Understanding and Managing Compassion Fatigue

The healthcare field is demanding on multiple levels. Staffing shortages, increased demands, and overall burnout are all heavy factors that healthcare professionals deal with regularly. 

Compassion fatigue is a distinct part of that heavy load on healthcare workers. While it’s sometimes confused with other negative consequences that healthcare workers deal with, labeling compassion fatigue correctly can help professionals identify and seek help for the condition sooner, so they can start feeling like themselves again.

What is Compassion Fatigue?

Compassion is an inherent quality in healthcare professionals that drives their careers and character. When these professionals are regularly exposed to the needs and trauma of patients, however, there is a high risk of developing compassion fatigue. Compassion fatigue is a broad concept, but it refers to the physical, emotional, and spiritual stress suffered when providing care and support to other people. 

A clear sign of compassion fatigue is when a person who normally feels highly motivated to help others suddenly feels less able or unable to care. Unfortunately, it’s not the only possible negative mental health effect caused by the heavy strain of the healthcare industry. The constant demands and pressures on healthcare workers can lead to many negative effects, some of which may be confused with each other or mislabeled. 

Here are a few common issues that often contribute to, but differ from, compassion fatigue:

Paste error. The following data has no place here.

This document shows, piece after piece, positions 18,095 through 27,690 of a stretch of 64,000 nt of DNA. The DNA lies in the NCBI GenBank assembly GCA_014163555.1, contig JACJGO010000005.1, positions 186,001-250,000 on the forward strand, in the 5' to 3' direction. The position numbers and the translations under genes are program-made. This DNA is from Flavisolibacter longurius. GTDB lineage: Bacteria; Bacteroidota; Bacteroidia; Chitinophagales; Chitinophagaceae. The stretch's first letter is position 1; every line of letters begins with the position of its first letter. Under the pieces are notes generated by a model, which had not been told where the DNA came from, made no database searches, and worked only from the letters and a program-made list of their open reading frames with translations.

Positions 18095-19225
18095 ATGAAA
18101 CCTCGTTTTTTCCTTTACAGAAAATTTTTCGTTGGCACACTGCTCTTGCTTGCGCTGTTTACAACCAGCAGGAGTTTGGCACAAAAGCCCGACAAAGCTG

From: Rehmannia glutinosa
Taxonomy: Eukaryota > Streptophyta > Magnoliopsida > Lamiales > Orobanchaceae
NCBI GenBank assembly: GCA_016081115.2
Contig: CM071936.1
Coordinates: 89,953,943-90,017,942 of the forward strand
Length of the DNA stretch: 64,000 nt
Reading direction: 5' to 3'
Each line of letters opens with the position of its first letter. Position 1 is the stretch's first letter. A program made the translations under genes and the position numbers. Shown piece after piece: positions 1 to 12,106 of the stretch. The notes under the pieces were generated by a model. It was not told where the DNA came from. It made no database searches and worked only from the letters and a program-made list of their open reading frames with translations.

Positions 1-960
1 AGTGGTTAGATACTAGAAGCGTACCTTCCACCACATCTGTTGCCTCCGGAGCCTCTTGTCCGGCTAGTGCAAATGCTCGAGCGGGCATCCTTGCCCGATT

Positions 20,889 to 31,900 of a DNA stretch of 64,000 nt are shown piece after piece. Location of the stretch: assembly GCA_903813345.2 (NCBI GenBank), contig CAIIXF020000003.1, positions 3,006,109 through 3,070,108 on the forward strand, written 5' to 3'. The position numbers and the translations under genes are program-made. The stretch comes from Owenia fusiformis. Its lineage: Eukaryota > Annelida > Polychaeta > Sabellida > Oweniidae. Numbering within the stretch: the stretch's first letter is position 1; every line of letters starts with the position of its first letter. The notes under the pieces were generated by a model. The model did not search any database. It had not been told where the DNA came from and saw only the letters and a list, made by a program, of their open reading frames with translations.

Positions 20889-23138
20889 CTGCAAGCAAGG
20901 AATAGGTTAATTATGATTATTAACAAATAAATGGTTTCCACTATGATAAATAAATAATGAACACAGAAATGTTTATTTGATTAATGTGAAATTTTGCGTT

Burnout is one of two components that make up compassion fatigue (the other being secondary traumatic stress). This specific side of compassion fatigue is characterized by feeling hopeless, withdrawn, and as if the difficulties of doing one’s job are insurmountable. 

With many facilities being understaffed, and positions seeing increased expectations, burnout is a common experience in healthcare. In 2023, 91.1 percent of nurses reported experiencing burnout. That number is far too high. 

Understand that even though burnout is common, common does not mean normal. It’s important to recognize the signs of burnout and seek out the support needed to recover.


While overwhelm and burnout are often used interchangeably, their resulting behaviors can be like opposites. The hopelessness and disengagement of burnout can conversely look like hyperfocus and over-engagement when experiencing a sense of overwhelm. The Berkeley Well-Being Institute sums up overwhelm as “overflowing with emotions,” which is distinctly different from the emptiness of burnout. Overwhelm can often lead to burnout, so recognizing the signs of uncontrollable responses or increased stress is imperative.

Empathy Fatigue

This specific type of fatigue is related to compassion fatigue but differs distinctly. Compassion is defined as concern for others, while empathy is experiencing another’s suffering as one’s own. If a professional works with a patient dealing with experiences that closely mirror their own but they’re unable to connect or have the desire to aid others, empathy fatigue could be the cause. 

The Freedom Institute explains in depth how the cure for overused empathy is actually compassion – an ability to care for others without becoming burned out by an empathic response. Additionally, mindfulness is an important practice to differentiate between compassion and empathy. A provider needs to be able to provide patients with a compassionate response while allowing themselves to remain minimally responsive to triggers related to their own trauma or experiences.